August 30th is an important public holiday in Peru in honour of Saint Rose of Lima, the first female from the Americas to be canonized, and the patron female saint of Peru, the New World, the Philippines, the Peruvian Police Force, and the Argentinean Armed Forces ... among others.
Rosa was born in Lima in 1586, but spent much of her childhood in the Andean town of Quives where her father was the administrator of a silver refinery. Upon her return to Lima, she entered the Order of Santo Domingo as a nun, took vows of chastity - in the face of pressure from her parents to marry - wanting to remain a virgin in service of God.
She opened a room in her house to care for the homeless, elderly, sick, and orphans. Believing in penance, she showed masochistic tendencies: she spent most of her time in a two-metre square hut at the bottom of the garden, fasted for long periods, wore a silver headband with interior spikes to emulate Christ’s crown of thorns, slept on a wooden bed without bedding, and prayed for many hours without sleep.
She died aged 31, on Aug 30th 1617, and was canonized by Pope Clement X (for me, the best of the Clements) in 1671.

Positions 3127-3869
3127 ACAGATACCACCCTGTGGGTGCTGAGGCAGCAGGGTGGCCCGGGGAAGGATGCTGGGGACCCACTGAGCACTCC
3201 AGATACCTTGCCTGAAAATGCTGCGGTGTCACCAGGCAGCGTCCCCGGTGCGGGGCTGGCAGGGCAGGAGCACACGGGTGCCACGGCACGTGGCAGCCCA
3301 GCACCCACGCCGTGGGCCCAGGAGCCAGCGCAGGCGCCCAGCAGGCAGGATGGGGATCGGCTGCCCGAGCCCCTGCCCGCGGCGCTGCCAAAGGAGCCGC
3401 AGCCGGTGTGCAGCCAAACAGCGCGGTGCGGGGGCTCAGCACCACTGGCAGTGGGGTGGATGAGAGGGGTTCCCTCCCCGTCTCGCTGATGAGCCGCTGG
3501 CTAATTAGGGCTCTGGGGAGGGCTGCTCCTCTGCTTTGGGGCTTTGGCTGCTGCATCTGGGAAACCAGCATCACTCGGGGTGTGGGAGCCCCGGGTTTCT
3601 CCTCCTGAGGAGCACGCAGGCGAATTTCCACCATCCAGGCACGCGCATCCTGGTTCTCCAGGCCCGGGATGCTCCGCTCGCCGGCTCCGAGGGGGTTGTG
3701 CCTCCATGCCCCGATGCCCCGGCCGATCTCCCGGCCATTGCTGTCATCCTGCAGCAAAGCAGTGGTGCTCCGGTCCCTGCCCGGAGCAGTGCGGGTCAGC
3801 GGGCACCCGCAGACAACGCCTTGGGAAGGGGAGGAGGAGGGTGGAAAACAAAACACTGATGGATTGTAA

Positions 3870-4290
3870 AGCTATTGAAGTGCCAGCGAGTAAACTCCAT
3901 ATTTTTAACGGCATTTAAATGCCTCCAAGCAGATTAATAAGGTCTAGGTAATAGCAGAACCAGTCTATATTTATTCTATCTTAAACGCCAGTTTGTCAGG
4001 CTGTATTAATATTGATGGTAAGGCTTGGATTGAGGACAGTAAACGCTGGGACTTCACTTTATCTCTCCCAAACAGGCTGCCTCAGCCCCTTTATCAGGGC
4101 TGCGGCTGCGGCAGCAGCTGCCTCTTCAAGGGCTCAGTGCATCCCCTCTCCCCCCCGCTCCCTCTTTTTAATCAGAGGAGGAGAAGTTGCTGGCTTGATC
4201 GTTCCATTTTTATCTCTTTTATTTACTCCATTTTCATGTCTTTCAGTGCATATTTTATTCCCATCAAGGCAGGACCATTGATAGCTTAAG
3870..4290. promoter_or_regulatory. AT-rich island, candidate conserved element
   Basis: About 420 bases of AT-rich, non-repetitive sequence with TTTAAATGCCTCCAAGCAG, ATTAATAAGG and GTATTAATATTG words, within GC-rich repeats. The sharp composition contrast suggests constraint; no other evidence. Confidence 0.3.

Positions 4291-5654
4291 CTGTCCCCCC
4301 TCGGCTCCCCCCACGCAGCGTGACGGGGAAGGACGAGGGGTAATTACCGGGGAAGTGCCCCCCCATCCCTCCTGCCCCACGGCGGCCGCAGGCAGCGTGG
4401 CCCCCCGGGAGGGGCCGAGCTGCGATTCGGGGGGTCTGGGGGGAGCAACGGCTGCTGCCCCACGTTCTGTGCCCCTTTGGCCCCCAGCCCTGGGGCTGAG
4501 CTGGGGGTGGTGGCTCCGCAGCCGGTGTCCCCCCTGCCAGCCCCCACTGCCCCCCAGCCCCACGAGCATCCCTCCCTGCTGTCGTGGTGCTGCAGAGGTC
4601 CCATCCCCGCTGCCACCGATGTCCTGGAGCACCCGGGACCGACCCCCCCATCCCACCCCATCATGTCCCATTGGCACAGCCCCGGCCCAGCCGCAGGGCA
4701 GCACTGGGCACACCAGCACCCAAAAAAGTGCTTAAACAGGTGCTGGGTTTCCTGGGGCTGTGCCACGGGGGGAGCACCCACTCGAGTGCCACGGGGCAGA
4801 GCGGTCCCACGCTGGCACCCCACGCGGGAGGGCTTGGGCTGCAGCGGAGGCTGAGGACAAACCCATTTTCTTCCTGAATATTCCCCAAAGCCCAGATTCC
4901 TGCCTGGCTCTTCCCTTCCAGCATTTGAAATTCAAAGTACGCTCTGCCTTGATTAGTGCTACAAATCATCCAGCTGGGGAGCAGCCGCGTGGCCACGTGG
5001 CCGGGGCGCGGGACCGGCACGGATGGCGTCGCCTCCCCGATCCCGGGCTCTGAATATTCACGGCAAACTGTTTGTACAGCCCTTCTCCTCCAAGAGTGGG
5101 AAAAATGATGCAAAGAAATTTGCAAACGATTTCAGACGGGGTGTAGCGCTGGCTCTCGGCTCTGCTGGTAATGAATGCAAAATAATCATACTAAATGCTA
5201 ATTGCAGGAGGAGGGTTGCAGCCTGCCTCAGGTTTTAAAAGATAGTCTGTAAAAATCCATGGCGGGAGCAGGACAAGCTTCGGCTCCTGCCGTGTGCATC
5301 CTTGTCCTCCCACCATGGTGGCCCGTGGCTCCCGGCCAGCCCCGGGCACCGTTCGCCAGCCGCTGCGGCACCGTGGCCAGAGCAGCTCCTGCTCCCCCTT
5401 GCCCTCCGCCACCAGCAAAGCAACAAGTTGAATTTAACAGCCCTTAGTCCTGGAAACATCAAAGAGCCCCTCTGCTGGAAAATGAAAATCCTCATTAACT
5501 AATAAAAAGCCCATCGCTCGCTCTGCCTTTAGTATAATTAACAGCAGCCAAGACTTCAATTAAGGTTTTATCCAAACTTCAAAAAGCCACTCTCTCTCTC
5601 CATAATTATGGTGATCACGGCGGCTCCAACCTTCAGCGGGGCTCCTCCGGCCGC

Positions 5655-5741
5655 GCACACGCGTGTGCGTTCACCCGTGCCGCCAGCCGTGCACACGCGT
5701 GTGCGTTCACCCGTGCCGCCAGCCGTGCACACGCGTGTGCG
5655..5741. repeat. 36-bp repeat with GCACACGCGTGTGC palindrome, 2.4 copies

If you are looking for concrete vestiges of Santa Rosa in Lima, then there are a couple of options. A block from the Plaza de Armas is Santo Domingo Church. The church was founded by the Dominican friar Vicente Valverde, who accompanied Pizarro when Inca Atahualpa was captured in Cajamarca. It was constructed in the 1540s, and most of it has since been rebuilt, although the ceiling and the older of the two cloisters are early 17th century.
The church is revered by Limeños because, as well as housing Santa Rosa's remains, it also has those of Martin de Porres (1579 – 1639), the patron saint of barbers and one of the few black saints; and Juan Macias (1585 – 1645), a Dominican missionary to Peru. The reliquaries can be seen to the right of the main altar.
A few blocks away, the Saint Rose of Lima Sanctuary marks the spot where Santa Rosa was born and lived her short life.
A simpler way to see Santa Rosa is to look on the s/.200 note, where she is featured. This is the most valuable note in circulation, worth approximately £50 or $US 65, and so not actually that common.